Antiracist work is not comfortable. It requires a continual willingness to step into discomfort, lest we be complicit.
May we participate in the revolution, a revolution that doesn’t need us but will define us.
Last week, I had the opportunity to be with a group of friends from all over the country. With each of us in a different state, we gathered at 9 in the morning until about 5 each night to discuss what it means to find our call, know our voice, and live into the creativityContinue reading “Zoom Diaries: A Week’s Lesson in Finding Voice”
Things are Different: Grieve Our lives will be forever changed. The grief and loss we now face will forever change us. They already have changed us. They will continue to change us. As long as I keep letting it in, grief is tenderizing me in ways my body had yet to feel. Loss is softeningContinue reading “Things are Different: Grieve, Slow Down, Pay Attention, Stay Tender.”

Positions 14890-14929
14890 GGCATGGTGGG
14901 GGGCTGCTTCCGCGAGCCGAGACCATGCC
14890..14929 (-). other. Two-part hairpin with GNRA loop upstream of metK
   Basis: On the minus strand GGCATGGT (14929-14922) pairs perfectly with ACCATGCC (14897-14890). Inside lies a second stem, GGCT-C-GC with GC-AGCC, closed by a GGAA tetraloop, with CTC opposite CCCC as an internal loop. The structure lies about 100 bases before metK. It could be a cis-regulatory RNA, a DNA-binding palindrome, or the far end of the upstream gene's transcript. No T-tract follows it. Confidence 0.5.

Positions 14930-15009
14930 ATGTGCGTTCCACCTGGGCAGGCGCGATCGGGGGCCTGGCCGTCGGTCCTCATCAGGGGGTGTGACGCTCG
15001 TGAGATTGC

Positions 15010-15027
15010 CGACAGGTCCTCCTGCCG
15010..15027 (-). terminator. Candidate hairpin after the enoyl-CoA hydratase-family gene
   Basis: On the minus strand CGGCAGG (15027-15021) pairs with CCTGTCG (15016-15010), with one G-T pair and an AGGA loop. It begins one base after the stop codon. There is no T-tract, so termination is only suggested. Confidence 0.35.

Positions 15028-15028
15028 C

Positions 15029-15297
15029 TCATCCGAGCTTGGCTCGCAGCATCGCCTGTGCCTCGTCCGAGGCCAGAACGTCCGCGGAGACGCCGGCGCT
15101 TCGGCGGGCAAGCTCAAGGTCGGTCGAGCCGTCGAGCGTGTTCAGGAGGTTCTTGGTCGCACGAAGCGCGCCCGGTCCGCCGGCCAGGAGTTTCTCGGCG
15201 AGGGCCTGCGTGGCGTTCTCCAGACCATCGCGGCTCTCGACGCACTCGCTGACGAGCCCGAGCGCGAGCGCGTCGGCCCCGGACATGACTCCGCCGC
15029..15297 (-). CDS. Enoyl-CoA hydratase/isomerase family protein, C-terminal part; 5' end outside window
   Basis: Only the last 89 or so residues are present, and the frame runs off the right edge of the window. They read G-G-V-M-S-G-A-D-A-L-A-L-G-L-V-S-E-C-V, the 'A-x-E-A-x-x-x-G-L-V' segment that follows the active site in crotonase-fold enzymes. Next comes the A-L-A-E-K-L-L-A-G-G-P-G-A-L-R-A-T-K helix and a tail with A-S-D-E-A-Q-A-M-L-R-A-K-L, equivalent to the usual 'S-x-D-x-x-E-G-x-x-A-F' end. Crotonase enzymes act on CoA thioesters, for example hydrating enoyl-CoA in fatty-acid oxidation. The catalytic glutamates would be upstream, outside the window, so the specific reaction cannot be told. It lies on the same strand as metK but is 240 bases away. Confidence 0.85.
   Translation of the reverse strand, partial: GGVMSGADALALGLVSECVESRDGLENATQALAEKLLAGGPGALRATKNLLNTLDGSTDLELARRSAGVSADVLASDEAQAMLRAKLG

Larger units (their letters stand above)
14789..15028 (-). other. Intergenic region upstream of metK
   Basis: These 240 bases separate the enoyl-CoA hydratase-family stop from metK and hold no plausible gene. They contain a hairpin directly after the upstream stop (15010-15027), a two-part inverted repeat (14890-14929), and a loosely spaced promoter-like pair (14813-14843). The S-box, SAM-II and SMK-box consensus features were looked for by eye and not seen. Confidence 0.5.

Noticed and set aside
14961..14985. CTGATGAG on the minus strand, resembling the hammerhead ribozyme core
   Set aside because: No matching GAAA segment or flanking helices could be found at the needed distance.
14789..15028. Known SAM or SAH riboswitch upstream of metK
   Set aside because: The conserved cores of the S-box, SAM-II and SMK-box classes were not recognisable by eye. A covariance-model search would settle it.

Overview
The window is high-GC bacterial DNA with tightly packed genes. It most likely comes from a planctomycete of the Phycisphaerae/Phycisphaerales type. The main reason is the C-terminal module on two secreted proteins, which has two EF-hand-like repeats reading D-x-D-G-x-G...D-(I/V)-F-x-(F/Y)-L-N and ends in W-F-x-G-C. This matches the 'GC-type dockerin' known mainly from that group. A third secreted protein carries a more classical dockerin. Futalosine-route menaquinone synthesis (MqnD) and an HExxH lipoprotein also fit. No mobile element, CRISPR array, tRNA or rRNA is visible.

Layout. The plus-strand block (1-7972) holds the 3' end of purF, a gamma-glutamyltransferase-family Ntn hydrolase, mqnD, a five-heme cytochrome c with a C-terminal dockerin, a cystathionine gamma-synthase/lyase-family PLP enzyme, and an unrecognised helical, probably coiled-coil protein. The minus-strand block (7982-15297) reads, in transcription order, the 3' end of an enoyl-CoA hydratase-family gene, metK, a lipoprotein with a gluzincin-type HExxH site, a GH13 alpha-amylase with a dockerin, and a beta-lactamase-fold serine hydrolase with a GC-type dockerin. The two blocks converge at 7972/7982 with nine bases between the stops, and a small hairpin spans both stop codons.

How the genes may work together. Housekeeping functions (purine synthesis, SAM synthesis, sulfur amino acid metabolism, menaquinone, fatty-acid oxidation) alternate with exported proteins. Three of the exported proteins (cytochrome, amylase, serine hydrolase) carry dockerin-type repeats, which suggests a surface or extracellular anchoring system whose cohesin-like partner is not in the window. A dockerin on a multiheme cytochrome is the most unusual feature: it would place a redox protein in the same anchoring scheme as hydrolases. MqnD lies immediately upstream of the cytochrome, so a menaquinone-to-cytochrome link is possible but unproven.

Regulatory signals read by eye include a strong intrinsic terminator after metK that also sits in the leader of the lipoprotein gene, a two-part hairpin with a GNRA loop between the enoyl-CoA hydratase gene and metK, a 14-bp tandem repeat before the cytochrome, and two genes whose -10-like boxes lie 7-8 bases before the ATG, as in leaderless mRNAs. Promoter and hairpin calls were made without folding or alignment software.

“One person plus one typewriter constitutes a movement.” –Pauli Murray Coming off a week-long class on activism, organizing and social movements in Durham, North Carolina (and my first full year of seminary at CTS), I climb back into the quiet walls of a Kentucky monastery: Gethsemani Abbey. Here, the silence seeps into my bones likeContinue reading “The Absurd Vocation”
Today I had the honor of being on the Spark My Muse podcast with host, Lisa Colón DeLay. We talked about what it means to tend the fire within, the place of infinite possibility within each of us. The space we must protect, guard, feed, and learn to share in a way that offers love and creativity to theContinue reading “Spark My Muse Interviews Cassidy Hall”
Love grows where there’s room for it.
The one whose vocation is love lives in a narrative that is controlled by reality.
That’s the big question, the one the world throws at you every morning. “Here you are, alive. Would you like to make a comment?” (Mary Oliver, Long Life, Forward) We’ve all been reading a number of poems by and tributes to Mary Oliver since her death on January 17, 2019. And, to be honest, that’sContinue reading “(Another) Ode to Mary Oliver”
Looking up, I knew this was a moment to behold. Across the living room from me sat Jim Forest, laughing among friends while in Toronto for the first annual Voices For Peace conference. The 76-year-old peace-activist, author, storyteller, and lover of humanity was frozen in a moment of pure joy. I grabbed my cameraContinue reading “The Tireless Pursuit of Peace”